Serpents Tale: A Novel by Ariana FranklinSerpents Tale: A Novel by Ariana Franklin

Serpents Tale: A Novel

byAriana Franklin

Paperback | February 3, 2009

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Rosamund Clifford, the mistress of King Henry II, has been murdered—and the king's estranged queen is the prime suspect. Henry suspects that Rosamund's murder is probably the first move in Eleanor's long-simmering plot to overthrow him. If Eleanor is guilty, the result could be civil war. The king must once again summon Adelia Aguilar, mistress of the art of death, to uncover the truth.
Ariana Franklin was the pen name of British writer Diana Norman. A former journalist, Norman had written several critically acclaimed biographies and historical novels. She lived in Hertfordshire, England, with her husband, the film critic Barry Norman. Ariana was the author of the acclaimed, award-winning Mistress of the Art of Deat...
Title:Serpents Tale: A NovelFormat:PaperbackDimensions:384 pages, 7.5 × 4.19 × 1.19 inPublished:February 3, 2009Publisher:Penguin CanadaLanguage:English

The following ISBNs are associated with this title:

ISBN - 10:0143052853

ISBN - 13:9780143052852

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Rated 5 out of 5 by from Fantastic series! The only downside to this series is that it's so short - the recurring character plot lines don't get resolved. However, each book does contain a stand-alone mystery, and those are fantastic. The characters are very compelling, and the mysteries themselves are great. The historical fiction, too, adds a lot of flavour.
Date published: 2017-12-31
Rated 3 out of 5 by from Acceptable It would be unfair to say this was a bad novel. There were a lot of interesting characters in this story, however I felt that this one was a little on the lazy side. The writing had a more modern feel to it, whereas 'Mistress' was dark and though not necessarily "correct" with historical speech (who would understand them?), it had something of a more 'proper' usage of language and wording. In this story, as I said, it was more lax in the language and the story was only mildly captivating and I think for me, it might be because it wasn't as dark and fearful as I thought I could come to expect. I was truly hoping for a really dark, historically-based fictional mystery novel. That being said, it was an alright mystery and I will continue to read the rest of the series.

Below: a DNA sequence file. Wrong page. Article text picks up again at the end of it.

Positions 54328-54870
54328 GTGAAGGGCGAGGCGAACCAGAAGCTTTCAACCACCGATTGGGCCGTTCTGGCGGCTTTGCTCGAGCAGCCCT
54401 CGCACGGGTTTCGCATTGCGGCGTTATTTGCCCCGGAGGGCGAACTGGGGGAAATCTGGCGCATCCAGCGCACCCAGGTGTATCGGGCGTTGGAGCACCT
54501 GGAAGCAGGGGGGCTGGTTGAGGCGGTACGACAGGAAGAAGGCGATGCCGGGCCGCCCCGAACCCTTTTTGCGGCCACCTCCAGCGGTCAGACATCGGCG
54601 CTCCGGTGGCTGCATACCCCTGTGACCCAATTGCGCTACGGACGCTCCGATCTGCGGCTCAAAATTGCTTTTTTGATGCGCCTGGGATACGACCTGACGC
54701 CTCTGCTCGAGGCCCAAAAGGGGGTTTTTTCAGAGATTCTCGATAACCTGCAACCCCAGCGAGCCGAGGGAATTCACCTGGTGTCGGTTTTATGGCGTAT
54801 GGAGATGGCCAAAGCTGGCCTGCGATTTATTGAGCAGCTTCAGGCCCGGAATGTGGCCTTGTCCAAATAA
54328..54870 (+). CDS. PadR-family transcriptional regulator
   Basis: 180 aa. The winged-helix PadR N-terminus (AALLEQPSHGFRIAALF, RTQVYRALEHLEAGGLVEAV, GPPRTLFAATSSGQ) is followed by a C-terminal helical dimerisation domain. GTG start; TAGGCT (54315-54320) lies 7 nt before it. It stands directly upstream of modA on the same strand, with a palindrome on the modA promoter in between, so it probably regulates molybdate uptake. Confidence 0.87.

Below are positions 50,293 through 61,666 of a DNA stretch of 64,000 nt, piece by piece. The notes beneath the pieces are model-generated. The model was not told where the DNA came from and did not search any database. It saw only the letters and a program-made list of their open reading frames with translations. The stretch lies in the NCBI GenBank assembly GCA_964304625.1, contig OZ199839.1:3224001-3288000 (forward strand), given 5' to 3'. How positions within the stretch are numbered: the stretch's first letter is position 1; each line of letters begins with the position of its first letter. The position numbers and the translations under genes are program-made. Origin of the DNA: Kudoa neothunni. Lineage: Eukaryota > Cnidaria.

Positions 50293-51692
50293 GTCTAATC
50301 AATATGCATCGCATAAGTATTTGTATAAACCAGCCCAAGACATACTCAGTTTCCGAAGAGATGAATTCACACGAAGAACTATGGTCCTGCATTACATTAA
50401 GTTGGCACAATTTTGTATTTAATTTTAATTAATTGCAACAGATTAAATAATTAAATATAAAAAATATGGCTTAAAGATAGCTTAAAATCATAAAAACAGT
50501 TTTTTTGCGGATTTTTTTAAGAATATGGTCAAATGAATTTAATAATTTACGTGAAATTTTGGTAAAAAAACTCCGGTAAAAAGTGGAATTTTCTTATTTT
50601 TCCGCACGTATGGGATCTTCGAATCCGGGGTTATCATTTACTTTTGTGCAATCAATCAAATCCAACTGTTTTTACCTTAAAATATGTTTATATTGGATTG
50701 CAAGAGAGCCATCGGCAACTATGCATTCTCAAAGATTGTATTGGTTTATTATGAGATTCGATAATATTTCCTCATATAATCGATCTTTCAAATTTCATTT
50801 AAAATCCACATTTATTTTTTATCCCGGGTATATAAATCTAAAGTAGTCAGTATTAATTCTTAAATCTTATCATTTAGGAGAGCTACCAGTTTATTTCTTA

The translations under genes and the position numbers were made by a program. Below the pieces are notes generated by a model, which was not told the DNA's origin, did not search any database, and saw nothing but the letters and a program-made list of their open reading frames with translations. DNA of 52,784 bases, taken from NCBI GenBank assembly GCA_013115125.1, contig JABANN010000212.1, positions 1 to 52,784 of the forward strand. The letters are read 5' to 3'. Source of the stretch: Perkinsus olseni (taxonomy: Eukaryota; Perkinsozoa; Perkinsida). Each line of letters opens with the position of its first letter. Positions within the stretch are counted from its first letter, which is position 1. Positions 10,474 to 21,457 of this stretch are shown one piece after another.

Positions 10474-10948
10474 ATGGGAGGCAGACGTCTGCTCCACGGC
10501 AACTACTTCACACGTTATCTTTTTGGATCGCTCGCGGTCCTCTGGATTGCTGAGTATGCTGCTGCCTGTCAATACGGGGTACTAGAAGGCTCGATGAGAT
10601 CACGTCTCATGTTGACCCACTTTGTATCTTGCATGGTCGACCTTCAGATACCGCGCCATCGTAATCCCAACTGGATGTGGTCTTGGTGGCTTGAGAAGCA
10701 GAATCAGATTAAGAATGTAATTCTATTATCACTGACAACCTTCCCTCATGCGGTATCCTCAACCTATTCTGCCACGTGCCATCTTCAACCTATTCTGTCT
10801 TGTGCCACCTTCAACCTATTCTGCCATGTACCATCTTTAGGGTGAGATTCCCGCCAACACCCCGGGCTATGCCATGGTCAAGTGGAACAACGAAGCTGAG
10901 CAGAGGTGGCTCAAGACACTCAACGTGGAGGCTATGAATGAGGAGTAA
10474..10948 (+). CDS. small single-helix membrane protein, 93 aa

Date published: 2017-08-30
Rated 4 out of 5 by from Great read Loved it! Excellent follow-up to Mistress of the Art of Death.
Date published: 2017-07-14
Rated 5 out of 5 by from Actually a 5+ out of 5... A poisoned mistress, an estranged royal wife, Henry II + the threat of civil war. All this and the Mistress of the Art of Death must deal as well with matters much closer & even more deadly! Sequels are not always as intriguing as the 1st one, but this book deserves an uninterrupted read! You won't regret it. Don't forget to read the 3rd one as well...
Date published: 2009-07-26
Rated 3 out of 5 by from Medieval England to Life Also under the title” The Death Maze” Book 2 in the series “The Art of Death” This is an interesting and compelling story that follows “Mistress of the Art of Death”. In this sequel, almost two years have passed since Adelia moved to England, now a single mother and currently living contentedly with her friend, Gyltha. When the King’s favourite Rosamund Clifford dies an agonizing death by poison, Henry11 points his finger at his estranged wife Eleanor of Acquitaine. Suspecting that she is hatching a plot to overthrow him, Henry summons Adelia to uncover the truth. She has to move with urgency to identify and expose the culprit and avoid any ramification that may lead to a civil war. We find a never ending intrigue, tricky subplots and colourful characters as the story reunites Adelia with Rowley Picot eventually bringing them to Oxford. During this dangerous journey, the party falls into the hands of Eleanor’s band of mercenaries, who subsequently imprison them in the Abbey. At this point, the author brings medieval England to life with amazing descriptions of the travels through the maze surrounding the towers. To add dynamics to this unusual relationship, a bit of sexual tension comes to light between Adelia and Rowley who is the Bishop of St-Alban and father of her child. The author offers a rich mix of murder, medical science and evil plots in a modern day language and terminology. I enjoyed my time spend reading this novel.
Date published: 2009-05-15